Ag + Open Space Board Approves $5.8 Million for Community-Led Open Space Projects Countywide

Ag + Open Space Board Approves $5.8 Million for  Community-Led Open Space Projects Countywide

March 23, 2021

Posted in: Press Releases

Ag + Open Space Board Approves $5.8 Million for
Community-Led Open Space Projects Countywide

Funding will go towards new and enhanced parks, trail connections, and increased accessibility

SANTA ROSA, CA (March 23, 2021) – Today, the Board of Directors of the Sonoma County Agricultural Preservation and Open Space District (Ag + Open Space) recommended funding for new recreational projects within or near urban areas throughout Sonoma County. Through its Matching Grant Program, which solicits applications every two years, Ag + Open Space provides funding for acquisition, restoration, and recreational development projects that offer benefits to our urban communities. This cycle, the Board recommended $5,805,600 in funding for six projects throughout the county that will add 145 acres of new and enhanced parks, trail additions, and several new access points to existing local parks.

“Across the county, our communities are healthier and happier when they have access to nature,” said Lynda Hopkins, Ag + Open Space Board Chair and 5th District Supervisor. “Through this enhanced cycle of Matching Grant program funding, residents will gain a connection to the Bodega Bay Trail, a larger and more accessible Crane Creek Regional Park, and a “Central Park” for Petaluma. Connecting with the outdoors has been more critical than ever this year, so a substantial investment in protecting open space within our cities and towns is absolutely money well spent.”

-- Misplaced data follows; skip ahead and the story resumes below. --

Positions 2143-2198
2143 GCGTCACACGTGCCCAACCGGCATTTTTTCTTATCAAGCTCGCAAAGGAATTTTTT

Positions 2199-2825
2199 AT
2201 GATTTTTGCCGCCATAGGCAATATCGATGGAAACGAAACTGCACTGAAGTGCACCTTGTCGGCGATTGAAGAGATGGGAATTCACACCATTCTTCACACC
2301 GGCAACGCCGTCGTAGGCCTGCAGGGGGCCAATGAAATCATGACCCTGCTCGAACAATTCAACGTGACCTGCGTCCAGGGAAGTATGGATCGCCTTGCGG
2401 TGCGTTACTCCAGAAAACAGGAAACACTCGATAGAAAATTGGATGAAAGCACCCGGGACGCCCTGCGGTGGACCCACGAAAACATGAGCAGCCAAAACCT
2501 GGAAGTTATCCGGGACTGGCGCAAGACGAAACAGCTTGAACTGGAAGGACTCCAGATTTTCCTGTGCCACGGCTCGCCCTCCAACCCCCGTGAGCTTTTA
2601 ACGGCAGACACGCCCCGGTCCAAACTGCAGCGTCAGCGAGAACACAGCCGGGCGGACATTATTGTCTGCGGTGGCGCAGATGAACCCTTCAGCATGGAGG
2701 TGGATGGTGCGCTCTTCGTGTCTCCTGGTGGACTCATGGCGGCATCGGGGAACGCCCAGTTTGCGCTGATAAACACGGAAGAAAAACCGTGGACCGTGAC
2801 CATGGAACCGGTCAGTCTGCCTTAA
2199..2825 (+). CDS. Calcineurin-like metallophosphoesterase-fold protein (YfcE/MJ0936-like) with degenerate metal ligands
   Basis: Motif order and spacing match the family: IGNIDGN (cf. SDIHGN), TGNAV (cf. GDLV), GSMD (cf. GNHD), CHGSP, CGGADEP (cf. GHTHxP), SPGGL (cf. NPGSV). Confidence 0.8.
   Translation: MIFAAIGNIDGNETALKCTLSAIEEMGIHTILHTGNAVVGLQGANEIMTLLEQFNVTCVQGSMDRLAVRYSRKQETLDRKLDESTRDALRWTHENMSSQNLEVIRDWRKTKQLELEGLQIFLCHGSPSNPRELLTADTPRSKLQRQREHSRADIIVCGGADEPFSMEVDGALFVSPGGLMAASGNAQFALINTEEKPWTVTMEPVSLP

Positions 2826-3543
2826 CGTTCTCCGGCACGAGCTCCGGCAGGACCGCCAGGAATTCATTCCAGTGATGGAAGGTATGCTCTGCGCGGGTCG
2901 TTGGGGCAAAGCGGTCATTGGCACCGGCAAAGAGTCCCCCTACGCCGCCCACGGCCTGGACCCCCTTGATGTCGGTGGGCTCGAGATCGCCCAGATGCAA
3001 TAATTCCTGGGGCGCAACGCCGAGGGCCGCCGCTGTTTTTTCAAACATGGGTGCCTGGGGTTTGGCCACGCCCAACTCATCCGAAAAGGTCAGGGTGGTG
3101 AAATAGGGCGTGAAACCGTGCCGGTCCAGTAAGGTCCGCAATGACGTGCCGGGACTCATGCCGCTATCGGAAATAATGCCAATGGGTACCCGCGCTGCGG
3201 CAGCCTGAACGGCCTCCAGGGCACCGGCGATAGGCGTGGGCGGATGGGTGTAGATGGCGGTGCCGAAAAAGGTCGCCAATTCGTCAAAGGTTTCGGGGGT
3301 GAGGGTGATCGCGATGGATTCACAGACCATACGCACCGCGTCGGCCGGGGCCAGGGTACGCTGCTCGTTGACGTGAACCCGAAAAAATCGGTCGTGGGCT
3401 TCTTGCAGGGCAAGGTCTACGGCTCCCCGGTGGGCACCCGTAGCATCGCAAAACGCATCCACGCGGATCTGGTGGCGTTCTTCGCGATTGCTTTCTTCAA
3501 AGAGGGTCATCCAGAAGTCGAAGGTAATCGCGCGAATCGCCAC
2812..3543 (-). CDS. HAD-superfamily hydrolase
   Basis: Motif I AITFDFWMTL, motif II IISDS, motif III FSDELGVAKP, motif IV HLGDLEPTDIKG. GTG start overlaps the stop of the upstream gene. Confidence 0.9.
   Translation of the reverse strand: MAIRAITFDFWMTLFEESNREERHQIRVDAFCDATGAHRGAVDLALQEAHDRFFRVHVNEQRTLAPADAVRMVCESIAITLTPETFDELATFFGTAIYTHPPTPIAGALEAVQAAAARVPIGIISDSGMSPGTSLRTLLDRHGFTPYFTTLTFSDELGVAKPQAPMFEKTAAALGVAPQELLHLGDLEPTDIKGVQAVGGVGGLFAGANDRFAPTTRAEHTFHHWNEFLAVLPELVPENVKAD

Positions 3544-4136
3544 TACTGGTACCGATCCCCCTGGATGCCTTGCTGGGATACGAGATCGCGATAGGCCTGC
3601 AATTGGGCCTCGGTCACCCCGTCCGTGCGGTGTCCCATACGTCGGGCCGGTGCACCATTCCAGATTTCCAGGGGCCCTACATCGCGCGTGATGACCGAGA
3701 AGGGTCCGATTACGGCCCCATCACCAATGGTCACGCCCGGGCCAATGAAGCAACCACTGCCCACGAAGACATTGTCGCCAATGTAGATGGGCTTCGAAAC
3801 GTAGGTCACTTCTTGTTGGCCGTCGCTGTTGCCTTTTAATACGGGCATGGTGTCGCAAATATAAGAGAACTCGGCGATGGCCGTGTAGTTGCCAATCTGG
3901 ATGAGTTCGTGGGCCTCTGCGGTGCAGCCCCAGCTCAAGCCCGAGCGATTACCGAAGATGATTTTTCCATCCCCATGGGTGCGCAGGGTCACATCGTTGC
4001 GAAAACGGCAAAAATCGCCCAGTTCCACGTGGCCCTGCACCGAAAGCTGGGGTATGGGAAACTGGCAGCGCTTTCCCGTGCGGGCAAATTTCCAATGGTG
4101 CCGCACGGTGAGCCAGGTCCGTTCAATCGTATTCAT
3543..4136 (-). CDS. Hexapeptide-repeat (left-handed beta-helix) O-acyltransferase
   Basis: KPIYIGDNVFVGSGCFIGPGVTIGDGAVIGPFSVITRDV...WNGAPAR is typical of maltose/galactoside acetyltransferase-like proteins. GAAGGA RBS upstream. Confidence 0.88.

Going into the 2020 funding cycle, Ag + Open Space set the budget at $4 million. However, this program is a key tool for Ag + Open Space to ensure all of our communities have equitable access to parks and open space, so staff were able to find savings in previously approved projects that then enabled a recommended increase to over $5 million. Further, this round of applications was particularly strong, and when local sales tax revenue did not dip as much as expected as a result of the pandemic, a fiscally responsible path emerged to allow the program to fund the top-ranked projects.

“We were very impressed with all of the applications we received this cycle, but six really rose to the top in terms of providing a major increase in urban open space,” said Caryl Hart, Ag + Open Space interim General Manager. “The COVID-19 pandemic further reinforced how vital it is for our communities to have equitable access to parks and open spaces, and funding a larger portfolio of projects than in years past will help to ensure all county residents feel connected to and supported by nature.”

This cycle’s projects include the creation of two new parks, the expansion and enhancement of three existing parks, and a trail connection in Bodega Bay. In north county, a new 36-acre park will be coming to Healdsburg to provide open space and recreation for future residents of adjacent housing developments, including some affordable housing units, to exercise, play, and relax. This project will also include a connection to the 153-acre Healdsburg Ridge Open Space Preserve, protected by Ag + Open Space in 2003.